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Queen Elizabeth of Greece (born in October 12, 1894, Sinaia — deceased in November 15, 1956, Cannes) born into the Royal family of Romania (with the titles of Princess of Romania and Princess of Hohenzollern-Sigmaringen) was the eldest daughter of Queen Mary and King Ferdinand.

Before she turned two months, the little princess was baptised Elizabeth, named after her aunt Carmen Sylva, the wife of Charles I. Elizabeth spent the first years of her life especially at Sinaia, where the royal family resided.

Princess Elizabeth was the only child of the six children of King Ferdinand and Queen Mary who did not attend any formal school, but studied in private till the age of 25.

The ending of 1914 changed the life of the Princess. The death of King Charles I and the accession to the throne of her father, Ferdinand I, made the whole family to change its residence in Bucharest, at Cotroceni Palace. The official commitments (obligations) multiplied, the young Elizabeth had to appear with her family at various events and to engage herself in the activity of charity. The Princess was found of the life in capital, preferring to spend as much time in Bucharest.

The peaceful teen age of Elizabeth ends in the summer of 1916 when Romania enters the World War I. At the end of the same year, the royal family together with the government is forced to fall back to/takes refuge in Iași, while Bucharest falls under the occupation of the Germans. During the two years of refuge in Moldavia, Elisabeth lives in a villa at Bicaz, next to Queen Mary and her smaller sisters, Mărioara and Ileana, helping her mother in the nursing work.

On February 27, 1921, in the church upon the hill of the Metropolitan Church from Bucharest, the religious ceremony of Princess Elisabeth of Romania and the heir Prince George of Greece is being officiated, involving several members of the royal families of Europe, and on the 7th of March, they leave the country, heading for their new home. In the spring of 1921, when Elizabeth, as the wife of the heir Prince set her foot for the first time on the territory of Greece, the Greek Royal family status was not one to be envied. With just a few months ago, King Konstantin got back his throne, returning to the country after several years of exile. The population of Greece was further divided into two camps, one revolutionary and the other monarchist, with many tensions between them.

On January 1922, Princess Elizabeth with her husband returns for the first time in Romania since their marriage. In the spring of the same year, she seriously falls ill from typhoid fever. She suffers many surgeries, Queen Mary coming twice to Athens to take care of the sick. A long period of suffering marks the young Princess, she gradually gets isolated from the people around her. At the end of the summer, Elizabeth, weakened by illness, returnes to her native country to attend her parents' coronation as Kings of the Great Romania. During her stay in the Romanian Kingdom, the situation in Greece gets tensed, King Constantine being forced in September 1922 to leave the country again, to abdicate in favor of his son, who swears the oath as George II. On the 20th of October 1922, Elisabeth returnes to Greece as a Queen.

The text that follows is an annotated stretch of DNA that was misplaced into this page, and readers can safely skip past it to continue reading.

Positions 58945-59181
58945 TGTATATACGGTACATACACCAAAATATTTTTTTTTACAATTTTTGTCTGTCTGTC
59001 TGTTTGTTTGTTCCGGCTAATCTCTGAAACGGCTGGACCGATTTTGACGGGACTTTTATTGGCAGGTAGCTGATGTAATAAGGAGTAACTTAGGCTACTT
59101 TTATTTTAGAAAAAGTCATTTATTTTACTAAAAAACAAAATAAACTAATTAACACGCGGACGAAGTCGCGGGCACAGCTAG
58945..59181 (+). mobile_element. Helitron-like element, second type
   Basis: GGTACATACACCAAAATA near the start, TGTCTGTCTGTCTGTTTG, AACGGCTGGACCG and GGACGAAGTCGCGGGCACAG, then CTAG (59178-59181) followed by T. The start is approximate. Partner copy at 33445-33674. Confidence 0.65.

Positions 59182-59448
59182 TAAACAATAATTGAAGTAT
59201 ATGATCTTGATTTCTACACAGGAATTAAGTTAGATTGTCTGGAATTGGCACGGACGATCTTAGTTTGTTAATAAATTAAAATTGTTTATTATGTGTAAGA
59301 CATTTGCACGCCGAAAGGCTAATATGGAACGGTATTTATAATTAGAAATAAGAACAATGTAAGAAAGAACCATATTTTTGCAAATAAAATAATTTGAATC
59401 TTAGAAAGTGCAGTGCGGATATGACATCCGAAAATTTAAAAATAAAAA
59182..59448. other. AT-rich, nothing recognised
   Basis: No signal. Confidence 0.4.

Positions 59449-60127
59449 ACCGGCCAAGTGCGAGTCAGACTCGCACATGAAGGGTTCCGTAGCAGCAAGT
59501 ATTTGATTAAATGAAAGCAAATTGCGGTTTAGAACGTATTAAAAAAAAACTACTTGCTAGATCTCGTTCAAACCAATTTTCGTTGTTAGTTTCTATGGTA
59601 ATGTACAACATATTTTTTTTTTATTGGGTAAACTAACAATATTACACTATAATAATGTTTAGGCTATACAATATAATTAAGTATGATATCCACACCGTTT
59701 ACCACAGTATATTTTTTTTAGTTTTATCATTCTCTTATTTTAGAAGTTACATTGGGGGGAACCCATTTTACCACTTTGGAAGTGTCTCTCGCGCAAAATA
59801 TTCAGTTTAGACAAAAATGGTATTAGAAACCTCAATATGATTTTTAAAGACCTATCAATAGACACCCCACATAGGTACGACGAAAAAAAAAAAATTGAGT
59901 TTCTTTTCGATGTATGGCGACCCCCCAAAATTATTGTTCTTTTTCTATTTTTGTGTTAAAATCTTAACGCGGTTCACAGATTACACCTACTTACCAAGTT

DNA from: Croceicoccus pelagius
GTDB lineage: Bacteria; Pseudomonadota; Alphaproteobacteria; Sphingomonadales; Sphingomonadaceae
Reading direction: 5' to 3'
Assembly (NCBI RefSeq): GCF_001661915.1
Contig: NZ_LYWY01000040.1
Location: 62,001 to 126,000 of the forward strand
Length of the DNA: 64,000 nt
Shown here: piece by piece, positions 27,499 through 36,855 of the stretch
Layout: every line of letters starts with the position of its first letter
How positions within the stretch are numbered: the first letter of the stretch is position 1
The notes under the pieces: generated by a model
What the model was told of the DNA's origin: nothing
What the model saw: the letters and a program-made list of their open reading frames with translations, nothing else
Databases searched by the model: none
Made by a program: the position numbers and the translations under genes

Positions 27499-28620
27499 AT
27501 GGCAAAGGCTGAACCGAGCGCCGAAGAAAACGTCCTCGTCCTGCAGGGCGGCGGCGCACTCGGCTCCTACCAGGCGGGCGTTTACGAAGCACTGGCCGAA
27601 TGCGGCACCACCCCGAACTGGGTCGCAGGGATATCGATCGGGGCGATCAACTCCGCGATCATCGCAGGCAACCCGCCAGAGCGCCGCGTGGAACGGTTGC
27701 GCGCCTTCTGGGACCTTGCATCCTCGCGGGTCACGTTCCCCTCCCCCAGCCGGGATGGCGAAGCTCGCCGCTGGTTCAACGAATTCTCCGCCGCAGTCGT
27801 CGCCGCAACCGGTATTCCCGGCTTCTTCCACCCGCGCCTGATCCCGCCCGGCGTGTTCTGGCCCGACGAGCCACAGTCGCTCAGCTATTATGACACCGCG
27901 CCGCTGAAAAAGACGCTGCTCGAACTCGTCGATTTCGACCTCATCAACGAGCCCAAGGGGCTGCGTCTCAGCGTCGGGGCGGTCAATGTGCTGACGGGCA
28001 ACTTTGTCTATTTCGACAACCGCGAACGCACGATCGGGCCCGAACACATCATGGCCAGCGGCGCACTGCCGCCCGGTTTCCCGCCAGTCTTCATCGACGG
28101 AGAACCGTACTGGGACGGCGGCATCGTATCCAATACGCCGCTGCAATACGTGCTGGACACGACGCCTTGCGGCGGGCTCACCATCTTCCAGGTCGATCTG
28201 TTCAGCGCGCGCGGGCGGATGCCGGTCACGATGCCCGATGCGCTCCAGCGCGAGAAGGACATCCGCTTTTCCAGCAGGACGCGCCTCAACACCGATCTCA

In 1924, after 15 months of his coronation, King George II is forced to abdicate (he will return to the throne once again in 1935) and Elizabeth will renounce to the Crown of Greece with a sense of relief.

First, the couple lives in exile in Bucharest and then in London. The relations between the two of them rapidly get cold, they begin to live separated. They officially get divorced only in 1935, the former Queen Elizabeth becomes Princess again. After returning home, the Princess sets herself down, for several years, at Peleş, avoiding Cotroceni and the capital.

After a few years after the accession to the throne of Romania in 1930, her big brother, the controversial King Carol II, makes a surprising gesture, which proved that he fostered a sense of a particular affection towards his capricious sister. The King ordered the construction of a small and coquettish palace on the bank of Herăstrău Lake, from the revenues of the Royal Crown, which he gives to the Princess. Disturbed by the presence of Elena Lupescu in the Royal Court and not wanting to upset her brother on this theme, she gathers money from the annuity and buys the former mansion of a Hungarian earl in Banat, in the locality of Banloc. She permanently retires there, followed by two maids that remained faithful to her till the end.

The seizure of power by the Communists after the end of World War II, these being against the monarchy and they wanted the country to turn into a Republic, complicated the situation of the members of the royal family. King Mihai I is forced to abdicate on the 30th of December 1947, all members of the family being compeled to leave the country as soon as possible. On the 4th of January 1948, the Royal train which included King Mihai, Queen Mother Elena and Princess Ileana stopped in Banloc station. On the platform planks, there were three women: the former Queen of Greece, Princess Elizabeth, along with two maids, each one with a hand suitcase. After their boarding, the train set out on its way to exile, there was to be no return for Elisabeth.

After spending a short period in the castle of her German relatives at Sigmaringen, the Princess settled in Cannes on the Côte d'Azur, where she rented an apartment. Later she began to give piano lessons. Princess Elizabeth died on the 15th of November 1956, at the age of 62, and she was buried on the French Riviera.